Wednesday, February 11, 2009

Needlework Market

Nashville Needlework Market was fun. But I noticed there were just a few less vendors and a lot fewer shop owners there to buy. There were some beautiful products there, some innovative ones, some clever ones. There were people there to buy, but no crowding, no lines waiting to pay and haul off huge boxes and bags of product. Don’t get me wrong, it wasn’t sparsely attended, there were people in every shop, it just wasn’t jammed. I think part of the problem is that the market was taken over by a different organization, and there was a rumor that this might be the last Nashville market, so both suppliers and buyers were a little wary about coming. But another problem is the economy. Stitchers, like everyone else, are just buying less right now. I didn’t think that would happen, not because I’m enthusiastic about stitching (though I am!) but because this hobby, by and large, is not an expensive one. You can buy a cross stitch pattern (or a book of patterns) for less than ten dollars (less than five in a bargain bin), a big fistful of floss for five dollars, a piece of fabric for a couple of dollars, a packet of needles for a couple more dollars, and be set for weeks of stitching. The pattern can be used over and over, and you very rarely use an entire skein of floss on one pattern, and of course needles go on and on.

Of course, it’s entirely possible to go into a needlework shop and spend a hundred – two hundred! – dollars on fancy overdyed silks, platinum needles, a dozen patterns, the stretcher frame, and high-end linen fabrics. Plus the several hundred needed later, when the piece is finished, to have it stretched and framed.

Still, it can be an inexpensive hobby, if you’re careful.

I talked with a woman in Nashville who owns a company in Pennsylvania that spins and dyes wool. Fascinating. I am quite sure that I want to write a mystery called Died in the Wool, though it will take a lot of research.

If any of you have read my mystery Crewel Yule, you know what the setting is and what it’s like at the market – except, of course, that no one has ever yet been tossed over an Embassy Suites railing into the courtyard at a market.
One of the patterns I bought there is from the Cross Wing Collection: a pair of loons on dark blue water, one with a baby loon on its back. It’s a very beautiful mood piece that I am afraid to attempt, because it’s stitched on dark blue fabric – which I also bought. So I am thinking of hiring someone to do it for me. I would ask her not to do the reflection-on-water part, so I can at least have some participation in the working of the pattern. I talked with her on the phone and asked how much she charges and it’s a penny a stitch. The thing is 328 stitches long by 82 stitches high – though there are open places in the pattern. Still . . . All of a sudden a penny a stitch doesn't seem much of a bargain. I’m going to ask for an estimate. I feel as if this might be cheating, to hire it done. Possibly it is. But when I think of those evenings at the cabin up north, when the loons start making their eerie cries, the desire to have this piece becomes very strong. Of course, if she gives me an estimate that scares me, then I guess I’ll have to tell her Never Mind, and try to do it myself. One of these days. Sure, one of these days.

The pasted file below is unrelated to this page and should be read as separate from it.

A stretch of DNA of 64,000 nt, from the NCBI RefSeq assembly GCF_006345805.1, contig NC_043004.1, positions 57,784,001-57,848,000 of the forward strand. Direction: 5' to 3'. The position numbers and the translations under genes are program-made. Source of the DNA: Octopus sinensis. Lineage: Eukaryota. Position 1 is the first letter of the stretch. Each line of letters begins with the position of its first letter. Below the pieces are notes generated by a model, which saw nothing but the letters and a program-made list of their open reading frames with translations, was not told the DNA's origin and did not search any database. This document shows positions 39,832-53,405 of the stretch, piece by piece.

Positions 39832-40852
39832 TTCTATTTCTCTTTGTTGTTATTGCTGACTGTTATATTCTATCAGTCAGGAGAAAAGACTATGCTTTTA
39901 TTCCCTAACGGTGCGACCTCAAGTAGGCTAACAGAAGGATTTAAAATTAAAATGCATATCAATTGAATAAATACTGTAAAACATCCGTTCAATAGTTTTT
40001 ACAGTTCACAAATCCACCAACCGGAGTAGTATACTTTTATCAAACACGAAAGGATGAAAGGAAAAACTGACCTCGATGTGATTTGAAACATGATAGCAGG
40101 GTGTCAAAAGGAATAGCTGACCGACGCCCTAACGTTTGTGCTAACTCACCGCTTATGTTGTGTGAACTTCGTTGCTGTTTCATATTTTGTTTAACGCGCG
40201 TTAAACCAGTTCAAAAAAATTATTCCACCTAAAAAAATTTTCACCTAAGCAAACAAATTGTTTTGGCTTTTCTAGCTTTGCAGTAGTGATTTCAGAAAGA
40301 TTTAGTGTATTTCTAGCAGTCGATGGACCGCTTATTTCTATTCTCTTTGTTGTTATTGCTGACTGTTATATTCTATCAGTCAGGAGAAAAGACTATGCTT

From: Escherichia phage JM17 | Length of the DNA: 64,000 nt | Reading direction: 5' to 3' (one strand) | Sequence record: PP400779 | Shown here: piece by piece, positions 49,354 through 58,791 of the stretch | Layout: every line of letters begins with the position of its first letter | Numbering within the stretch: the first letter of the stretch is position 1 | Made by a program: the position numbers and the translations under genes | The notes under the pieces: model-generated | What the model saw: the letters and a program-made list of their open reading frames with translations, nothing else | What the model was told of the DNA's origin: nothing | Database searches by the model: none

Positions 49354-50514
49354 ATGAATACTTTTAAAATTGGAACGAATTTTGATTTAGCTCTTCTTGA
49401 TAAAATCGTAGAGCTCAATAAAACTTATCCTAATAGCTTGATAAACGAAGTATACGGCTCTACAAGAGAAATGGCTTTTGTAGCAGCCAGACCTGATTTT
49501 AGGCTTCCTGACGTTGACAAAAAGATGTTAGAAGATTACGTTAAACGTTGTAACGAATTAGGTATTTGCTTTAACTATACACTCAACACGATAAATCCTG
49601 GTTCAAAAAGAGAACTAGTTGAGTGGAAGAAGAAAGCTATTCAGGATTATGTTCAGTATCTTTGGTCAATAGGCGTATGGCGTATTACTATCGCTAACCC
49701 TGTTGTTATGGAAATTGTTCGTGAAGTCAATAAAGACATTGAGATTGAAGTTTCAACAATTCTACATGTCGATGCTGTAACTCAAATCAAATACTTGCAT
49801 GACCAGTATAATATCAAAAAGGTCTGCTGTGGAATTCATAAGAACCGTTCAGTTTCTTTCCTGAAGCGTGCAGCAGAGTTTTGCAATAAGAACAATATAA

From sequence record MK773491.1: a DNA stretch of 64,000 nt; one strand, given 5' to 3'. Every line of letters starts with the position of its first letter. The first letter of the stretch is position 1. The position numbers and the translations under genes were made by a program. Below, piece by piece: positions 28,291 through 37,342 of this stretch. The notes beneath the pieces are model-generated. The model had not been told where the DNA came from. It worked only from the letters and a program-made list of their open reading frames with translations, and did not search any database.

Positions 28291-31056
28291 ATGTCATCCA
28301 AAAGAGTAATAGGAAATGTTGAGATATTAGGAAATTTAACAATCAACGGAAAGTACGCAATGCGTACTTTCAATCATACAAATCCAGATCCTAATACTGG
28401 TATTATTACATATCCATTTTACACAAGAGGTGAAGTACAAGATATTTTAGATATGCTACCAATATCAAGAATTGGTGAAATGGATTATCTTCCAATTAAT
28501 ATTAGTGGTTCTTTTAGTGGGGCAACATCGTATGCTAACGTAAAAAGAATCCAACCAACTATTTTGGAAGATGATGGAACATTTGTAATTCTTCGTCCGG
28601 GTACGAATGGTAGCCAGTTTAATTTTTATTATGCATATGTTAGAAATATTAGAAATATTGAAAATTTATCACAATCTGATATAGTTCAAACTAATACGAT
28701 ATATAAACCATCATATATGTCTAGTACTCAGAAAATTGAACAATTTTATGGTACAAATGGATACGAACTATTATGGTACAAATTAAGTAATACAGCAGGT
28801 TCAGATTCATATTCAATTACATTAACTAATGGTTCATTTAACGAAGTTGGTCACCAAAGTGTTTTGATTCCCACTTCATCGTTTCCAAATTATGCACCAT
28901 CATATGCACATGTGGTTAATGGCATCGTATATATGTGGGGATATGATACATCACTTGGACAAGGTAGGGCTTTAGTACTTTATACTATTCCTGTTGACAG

5 comments:

Julie (Chloe's mom) said...

Oh, come on! You want to do it yourself! Think of stitching on it while up north listening to the loons. And do that white cloth on the lap thing (a man's handkerchief is big enough and folds up small enough for the stitching bag), or sit in good light. I did Beth Russell's Strawberry Thief on dark blue, and it's not nearly as hard as black. You'll stitch the loon memories right into the piece.

Colleen said...

I have stitched on black and navy blue and it is not as bad as you think...I just had some very good light...you can do it!!!

Kathryn Lilley said...

I think you were observing something about the economy that is playing out across the country, Monica. In my little seaside home town, small storefronts are closing up, one by one. Businesses that have long been getting by on the edge are slipping under. A friend of mine got a message from her auto mechanic that he was closing up shop and would be working on cars by coming to peoples' homes (an odd thought--house-calls by your mechanic). It's sad, but it's happening.

Sheila Connolly said...

My grandmother used to do needlework--only English patterns, only real wool. Of course there were a number of pieces she never finished, and I have inherited them. Maybe in my next lifetime I'll get around to working on them. But good light would be essential! She had a lamp which combined light and a magnifier, on a swivel/hinge--which luckily I also inherited.

Maybe in a struggling economy we will all go back to simple pleasures, like jigsaw puzzles (I'm also well equipped there) and shared crafts. Scrabble and other board games. There must be an upside here somewhere!

Monica Ferris said...

All this encouragement, it warms my heart -- even as it alarms me. I've already sent the piece to the stitcher, but when she calls with an estimate, I can ask for it back, I guess. It would be an accomplishment to stitch it myself ...

It is sad to watch the little shops go under. They go so quietly, no fanfare, no interviews with concerned politician on television, just one day they're gone. Sad.